MADRID • The Spanish authorities are monitoring borders to make sure fugitive Catalan separatist leader Carles Puigdemont does not sneak back into Spain to take up the presidency of the regional Parliament again, a senior minister said yesterday.
Mr Puigdemont, 55, has said he can rule from self-imposed exile in Belgium, where he fled to in October to avoid arrest for his part in organising an illegal referendum on a Catalonian split from Spain and a subsequent unilateral declaration of independence.
The Madrid government, however, said no one can be named or rule remotely.
Spanish Interior Minister Juan Ignacio Zoido said he was worried that Mr Puigdemont, who faces arrest the minute he steps back in Spain, could now try to discreetly return to the Parliament in Barcelona for a vote on his candidacy.
"We are making sure this cannot happen at the borders and within the borders, everywhere," Mr Zoido told Antena 3 TV.
The Spanish authorities were working day and night to prevent any attempt by him to return undetected, he said. "We'll make sure he cannot get in, even (when hidden) in the boot of a car," he added.
Catalan lawmakers are set to vote on Mr Puigdemont's candidacy by Jan 31.
Mr Puigdemont yesterday withdrew a request to be allowed to vote for himself by proxy, a source in his party said, without saying why he had dropped that demand or if it meant he planned to be in Parliament in person for the leadership vote.
He was visiting Denmark yesterday, his first trip outside Belgium since he arrived there in October, following his dismissal by the Madrid government and its imposition of direct rule on the semi-autonomous region.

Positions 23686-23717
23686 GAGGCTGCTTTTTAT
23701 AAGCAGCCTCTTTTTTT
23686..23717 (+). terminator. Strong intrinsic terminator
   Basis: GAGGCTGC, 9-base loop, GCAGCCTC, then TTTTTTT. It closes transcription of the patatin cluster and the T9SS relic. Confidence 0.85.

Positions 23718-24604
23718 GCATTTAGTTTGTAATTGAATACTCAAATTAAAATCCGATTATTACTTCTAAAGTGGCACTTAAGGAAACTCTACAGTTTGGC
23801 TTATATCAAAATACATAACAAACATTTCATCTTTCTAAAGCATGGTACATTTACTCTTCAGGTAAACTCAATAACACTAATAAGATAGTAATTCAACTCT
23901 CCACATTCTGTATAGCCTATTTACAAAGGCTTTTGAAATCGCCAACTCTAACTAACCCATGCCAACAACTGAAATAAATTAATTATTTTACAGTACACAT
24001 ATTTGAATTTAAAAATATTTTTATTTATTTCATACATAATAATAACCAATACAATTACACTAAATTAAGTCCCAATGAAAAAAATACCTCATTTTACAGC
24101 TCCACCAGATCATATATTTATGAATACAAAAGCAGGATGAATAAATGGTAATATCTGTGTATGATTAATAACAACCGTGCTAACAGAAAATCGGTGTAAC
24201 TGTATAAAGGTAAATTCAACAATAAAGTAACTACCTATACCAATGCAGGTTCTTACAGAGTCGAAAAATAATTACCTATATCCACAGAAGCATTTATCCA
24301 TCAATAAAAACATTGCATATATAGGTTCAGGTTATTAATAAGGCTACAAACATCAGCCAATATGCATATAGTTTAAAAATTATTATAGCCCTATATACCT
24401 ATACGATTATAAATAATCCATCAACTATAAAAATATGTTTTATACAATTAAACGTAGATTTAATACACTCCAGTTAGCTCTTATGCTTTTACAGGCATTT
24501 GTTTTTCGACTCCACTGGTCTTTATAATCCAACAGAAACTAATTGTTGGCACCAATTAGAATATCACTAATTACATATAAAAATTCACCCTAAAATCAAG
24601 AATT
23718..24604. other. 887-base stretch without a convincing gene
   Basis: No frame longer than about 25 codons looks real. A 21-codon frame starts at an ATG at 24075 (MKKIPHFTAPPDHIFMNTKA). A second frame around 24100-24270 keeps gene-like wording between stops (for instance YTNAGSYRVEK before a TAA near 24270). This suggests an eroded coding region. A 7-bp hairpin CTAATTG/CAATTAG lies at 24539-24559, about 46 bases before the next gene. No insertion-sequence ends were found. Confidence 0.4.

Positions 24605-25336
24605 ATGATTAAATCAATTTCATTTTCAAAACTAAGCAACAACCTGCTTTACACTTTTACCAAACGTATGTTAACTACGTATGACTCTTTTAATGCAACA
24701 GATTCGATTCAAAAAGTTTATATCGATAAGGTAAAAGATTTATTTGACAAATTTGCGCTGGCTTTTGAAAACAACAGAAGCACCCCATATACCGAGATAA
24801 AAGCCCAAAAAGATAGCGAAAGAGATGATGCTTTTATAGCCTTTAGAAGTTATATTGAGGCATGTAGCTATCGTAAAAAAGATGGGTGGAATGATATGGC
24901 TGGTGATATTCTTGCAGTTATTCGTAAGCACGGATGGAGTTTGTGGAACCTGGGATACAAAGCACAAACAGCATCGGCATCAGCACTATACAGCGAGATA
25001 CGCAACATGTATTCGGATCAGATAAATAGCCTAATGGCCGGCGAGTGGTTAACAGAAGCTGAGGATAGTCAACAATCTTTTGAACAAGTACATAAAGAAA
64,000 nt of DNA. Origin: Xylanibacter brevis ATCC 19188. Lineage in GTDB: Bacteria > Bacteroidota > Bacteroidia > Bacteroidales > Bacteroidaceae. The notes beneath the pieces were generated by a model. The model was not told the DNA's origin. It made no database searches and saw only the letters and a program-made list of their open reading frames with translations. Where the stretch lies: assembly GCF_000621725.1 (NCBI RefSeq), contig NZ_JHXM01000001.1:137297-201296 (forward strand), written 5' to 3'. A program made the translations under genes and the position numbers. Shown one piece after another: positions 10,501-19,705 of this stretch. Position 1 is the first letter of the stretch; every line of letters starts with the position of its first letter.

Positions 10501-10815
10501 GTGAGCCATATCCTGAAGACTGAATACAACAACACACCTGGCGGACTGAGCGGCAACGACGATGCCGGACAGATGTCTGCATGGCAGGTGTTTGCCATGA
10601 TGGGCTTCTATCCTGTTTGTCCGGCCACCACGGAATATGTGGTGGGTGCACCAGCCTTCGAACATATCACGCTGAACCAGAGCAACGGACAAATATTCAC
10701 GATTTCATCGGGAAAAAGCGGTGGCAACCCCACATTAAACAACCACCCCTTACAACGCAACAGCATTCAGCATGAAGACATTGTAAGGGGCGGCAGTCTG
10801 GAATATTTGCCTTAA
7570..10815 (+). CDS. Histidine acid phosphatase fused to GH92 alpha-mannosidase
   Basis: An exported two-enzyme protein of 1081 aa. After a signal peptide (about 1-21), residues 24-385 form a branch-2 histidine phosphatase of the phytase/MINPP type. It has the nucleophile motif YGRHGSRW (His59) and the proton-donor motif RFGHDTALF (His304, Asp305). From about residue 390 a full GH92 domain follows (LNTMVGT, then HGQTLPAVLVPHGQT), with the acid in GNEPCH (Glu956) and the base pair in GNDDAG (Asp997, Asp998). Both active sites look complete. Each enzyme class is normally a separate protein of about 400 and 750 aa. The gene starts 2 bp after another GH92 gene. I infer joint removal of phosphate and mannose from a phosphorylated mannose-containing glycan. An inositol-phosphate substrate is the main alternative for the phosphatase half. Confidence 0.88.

Mr Puigdemont told a news conference in the Danish capital that a huge majority of the Catalan Parliament supported him taking up the role of regional president once more following an election last month.
"My return to Barcelona will not only be good news for Catalan people who support our cause but also for Spanish people and Spanish democracy," he said. But he did not say exactly when he planned to return to Spain when questioned on the matter.
Spanish Prime Minister Mariano Rajoy called a new regional election last month in a bid to defuse the crisis, but his gamble failed when separatist parties won a majority, giving new impetus to the independence movement.
Mr Puigdemont, a former journalist, potentially faces decades in prison in Spain if he is convicted of the charges levelled against him, including rebellion and sedition.
Mr Rajoy has said the Madrid government would appeal to the courts and maintain direct rule of Catalonia if Mr Puigdemont was elected while abroad.